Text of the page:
Withdrawing the Endoscope and Blind Spots

Compared with advancing the scope, withdrawal after reaching the terminal ileum does not pose any technical difficulties. Close inspection of the colon is made on withdrawal, as is the collection of pathological samples and the performance of any necessary diagnostic or therapeutic interventions (biopsy, poly-pectomy, etc.). Slowly withdrawing the instrument and per-

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Distal Sigmoid Polyp

Fig. 5.32 Polyp in the proximal rectum. a After endoscopic resection, a small remaining polyp piece was visible from distal next to the ulcerated resection site. Another polyp piece is likely on the other side of the fold at the lower edge of the resection site. b The whole polyp could only be seen by viewing (retroflexion) behind the fold. Retroflexion was performed using a gastroscope, which offers more flexibility.

Fig. 5.33 Retroflexion in the rectum: at the top right, the endoscope shaft can be seen as it comes through the anal canal. The squamous epithelium lining the anal canal can be seen circumferentially around the endoscope; the transition to the columnar epithelium of the rectal mucosa is clearly visible. A secondary finding is a small hyper-trophied anal papilla directly next to the endoscope (at about the 12-o'clock position).

Fig. 5.32 Polyp in the proximal rectum. a After endoscopic resection, a small remaining polyp piece was visible from distal next to the ulcerated resection site. Another polyp piece is likely on the other side of the fold at the lower edge of the resection site. b The whole polyp could only be seen by viewing (retroflexion) behind the fold. Retroflexion was performed using a gastroscope, which offers more flexibility.

forming a circumferential inspection of the intestinal wall in all colon segments avoids missing smaller pathologies. While the inspection of surfaces of the folds turned toward the anus is usually unproblematic, proximal surfaces (toward the cecum) can be difficult to examine. Sufficient examination of these areas requires slow withdrawal of the endoscope and the use of adequate air insufflation. Figure 5.32 shows a large piece of a polyp behind a fold in the proximal rectum. Despite its size, it could only be detected by slow withdrawal and careful inspection.

"Blind spots." In addition to mucosal areas throughout the colon proximal to the folds, there are also specific colon segments that should receive special attention because of their anatomical configuration. Thorough inspection of these so-called blind spots can sometimes be difficult, but is nevertheless absolutely vital. The area in the cecum underneath the ileocecal valve and the inner sides of both colon flexures can be obscured or difficult to view (see also Figs. 5.16, 5.19). Repeatedly passing the colono-scope may be necessary especially for sufficient circumferential assessment of the flexures. Additionally, administering an antispasmodic drug (e.g., Buscopan) can be helpful. Similar problems can occur in sharp curves of the winding sigmoid colon and in the rectosigmoid junction (see Fig. 5.8). A study by Rex et al. illustrates the problem: when colonoscopy was repeated the same day, adenomas were detected in 24% of patients where they had previously been "missed." While the majority of these were small adenomas (< 6 mm), 6% were larger than 1 cm (6). The inspection of each colon segment can only be completed when the examiner is certain that all mucosal sections have been sufficiently viewed. Withdrawal of the endoscope is the simpler part of the examination, doing so slowly and carefully is the deciding factor in the examination, diagnosis, and the overall quality of the ileocolonoscopy.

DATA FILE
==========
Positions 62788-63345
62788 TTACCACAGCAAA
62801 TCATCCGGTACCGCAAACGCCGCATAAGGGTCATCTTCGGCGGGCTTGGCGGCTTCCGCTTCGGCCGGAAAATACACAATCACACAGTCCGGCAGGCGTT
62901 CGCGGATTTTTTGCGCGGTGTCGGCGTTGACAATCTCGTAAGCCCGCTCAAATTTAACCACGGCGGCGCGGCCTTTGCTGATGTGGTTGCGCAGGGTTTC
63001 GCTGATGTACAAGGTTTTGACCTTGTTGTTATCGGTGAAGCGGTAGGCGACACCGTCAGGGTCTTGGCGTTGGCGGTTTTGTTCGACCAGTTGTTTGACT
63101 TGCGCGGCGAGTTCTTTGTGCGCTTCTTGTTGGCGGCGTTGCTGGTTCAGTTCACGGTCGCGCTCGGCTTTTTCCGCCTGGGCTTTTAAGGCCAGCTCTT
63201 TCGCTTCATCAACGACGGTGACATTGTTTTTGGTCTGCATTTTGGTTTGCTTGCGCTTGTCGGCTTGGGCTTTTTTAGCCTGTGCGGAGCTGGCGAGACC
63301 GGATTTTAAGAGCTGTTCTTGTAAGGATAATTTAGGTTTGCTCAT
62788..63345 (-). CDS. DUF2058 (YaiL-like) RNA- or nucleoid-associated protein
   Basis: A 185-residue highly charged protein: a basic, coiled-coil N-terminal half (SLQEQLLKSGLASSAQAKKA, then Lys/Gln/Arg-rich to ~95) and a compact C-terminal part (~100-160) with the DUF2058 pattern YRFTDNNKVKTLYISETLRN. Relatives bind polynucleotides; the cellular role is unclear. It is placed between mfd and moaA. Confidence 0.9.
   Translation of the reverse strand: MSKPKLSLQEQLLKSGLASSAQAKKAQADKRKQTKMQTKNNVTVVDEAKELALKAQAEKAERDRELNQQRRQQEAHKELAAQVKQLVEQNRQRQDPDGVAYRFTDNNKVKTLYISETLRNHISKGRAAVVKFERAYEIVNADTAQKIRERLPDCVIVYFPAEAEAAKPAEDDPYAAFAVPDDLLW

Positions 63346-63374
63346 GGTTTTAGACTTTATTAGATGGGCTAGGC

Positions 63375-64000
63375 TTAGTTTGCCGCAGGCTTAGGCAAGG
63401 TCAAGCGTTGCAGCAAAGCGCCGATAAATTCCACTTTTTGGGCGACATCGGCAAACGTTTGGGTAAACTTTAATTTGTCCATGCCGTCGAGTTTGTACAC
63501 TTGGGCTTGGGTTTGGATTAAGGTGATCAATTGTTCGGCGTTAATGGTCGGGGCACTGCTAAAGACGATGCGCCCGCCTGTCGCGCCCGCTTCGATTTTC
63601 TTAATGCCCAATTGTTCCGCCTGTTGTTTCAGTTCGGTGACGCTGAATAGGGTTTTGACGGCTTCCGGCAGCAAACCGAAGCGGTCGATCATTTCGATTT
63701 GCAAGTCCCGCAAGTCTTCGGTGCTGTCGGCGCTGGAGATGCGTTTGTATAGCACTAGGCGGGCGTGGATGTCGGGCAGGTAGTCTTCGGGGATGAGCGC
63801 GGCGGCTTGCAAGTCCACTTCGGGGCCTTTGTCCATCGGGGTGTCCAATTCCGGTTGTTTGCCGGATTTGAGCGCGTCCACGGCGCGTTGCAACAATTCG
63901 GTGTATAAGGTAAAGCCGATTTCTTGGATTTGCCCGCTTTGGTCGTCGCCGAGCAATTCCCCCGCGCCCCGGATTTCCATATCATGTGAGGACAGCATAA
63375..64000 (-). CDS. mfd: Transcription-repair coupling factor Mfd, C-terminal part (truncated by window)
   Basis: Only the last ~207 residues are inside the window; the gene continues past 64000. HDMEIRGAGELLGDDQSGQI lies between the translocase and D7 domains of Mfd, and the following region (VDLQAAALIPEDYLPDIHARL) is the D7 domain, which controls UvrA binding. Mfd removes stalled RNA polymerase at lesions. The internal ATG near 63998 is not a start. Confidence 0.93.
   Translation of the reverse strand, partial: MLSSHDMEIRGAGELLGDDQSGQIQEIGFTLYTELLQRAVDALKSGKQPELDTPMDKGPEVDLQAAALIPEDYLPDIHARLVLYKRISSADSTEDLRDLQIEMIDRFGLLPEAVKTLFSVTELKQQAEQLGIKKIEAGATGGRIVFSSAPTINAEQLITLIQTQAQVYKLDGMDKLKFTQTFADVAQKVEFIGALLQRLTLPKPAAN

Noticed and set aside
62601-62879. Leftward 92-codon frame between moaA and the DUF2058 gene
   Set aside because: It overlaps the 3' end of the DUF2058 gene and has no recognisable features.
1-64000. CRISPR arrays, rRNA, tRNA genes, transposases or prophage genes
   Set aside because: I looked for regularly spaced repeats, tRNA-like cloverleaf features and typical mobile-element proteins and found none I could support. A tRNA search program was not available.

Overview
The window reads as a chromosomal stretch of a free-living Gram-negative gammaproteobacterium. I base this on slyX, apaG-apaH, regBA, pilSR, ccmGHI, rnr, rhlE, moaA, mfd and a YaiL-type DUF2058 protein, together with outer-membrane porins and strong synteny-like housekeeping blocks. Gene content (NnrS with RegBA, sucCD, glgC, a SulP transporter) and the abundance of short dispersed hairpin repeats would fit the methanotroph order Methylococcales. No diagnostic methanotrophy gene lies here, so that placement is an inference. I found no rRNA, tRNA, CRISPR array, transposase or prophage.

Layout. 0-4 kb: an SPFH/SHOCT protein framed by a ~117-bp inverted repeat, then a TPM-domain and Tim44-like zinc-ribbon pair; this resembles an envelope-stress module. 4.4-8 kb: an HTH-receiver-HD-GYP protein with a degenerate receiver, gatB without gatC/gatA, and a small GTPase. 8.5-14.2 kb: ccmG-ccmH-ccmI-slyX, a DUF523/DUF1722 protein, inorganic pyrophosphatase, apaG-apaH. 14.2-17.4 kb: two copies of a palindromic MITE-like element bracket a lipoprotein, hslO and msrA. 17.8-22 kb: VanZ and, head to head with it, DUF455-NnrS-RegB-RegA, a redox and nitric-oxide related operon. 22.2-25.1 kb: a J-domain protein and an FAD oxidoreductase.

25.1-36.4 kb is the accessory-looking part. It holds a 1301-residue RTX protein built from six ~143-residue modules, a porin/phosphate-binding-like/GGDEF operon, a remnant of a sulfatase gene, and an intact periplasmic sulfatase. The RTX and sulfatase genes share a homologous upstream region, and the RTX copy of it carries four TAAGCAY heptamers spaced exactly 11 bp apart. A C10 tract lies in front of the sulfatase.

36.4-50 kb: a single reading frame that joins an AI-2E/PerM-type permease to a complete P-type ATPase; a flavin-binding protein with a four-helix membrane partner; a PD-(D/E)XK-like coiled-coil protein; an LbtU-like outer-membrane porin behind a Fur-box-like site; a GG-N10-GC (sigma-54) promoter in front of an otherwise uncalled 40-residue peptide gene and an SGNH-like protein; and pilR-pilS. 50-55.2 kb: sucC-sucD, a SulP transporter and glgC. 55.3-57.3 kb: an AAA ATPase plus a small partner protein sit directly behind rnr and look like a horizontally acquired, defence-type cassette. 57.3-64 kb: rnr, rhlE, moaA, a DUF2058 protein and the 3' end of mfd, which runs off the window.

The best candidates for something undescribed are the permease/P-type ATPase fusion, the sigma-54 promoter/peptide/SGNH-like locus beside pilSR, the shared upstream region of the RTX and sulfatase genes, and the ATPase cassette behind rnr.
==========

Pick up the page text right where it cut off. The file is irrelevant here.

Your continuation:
Fig. 5.33 Retroflexion in the rectum: at the top right, the endoscope shaft can be seen as it comes through the anal canal. The squamous epithelium lining the anal canal can be seen circumferentially around the endoscope; the transition to the columnar epithelium of the rectal mucosa is clearly visible. A secondary finding is a small hyper-trophied anal papilla directly next to the endoscope (at about the 12-o'clock position).

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Constipation Prescription

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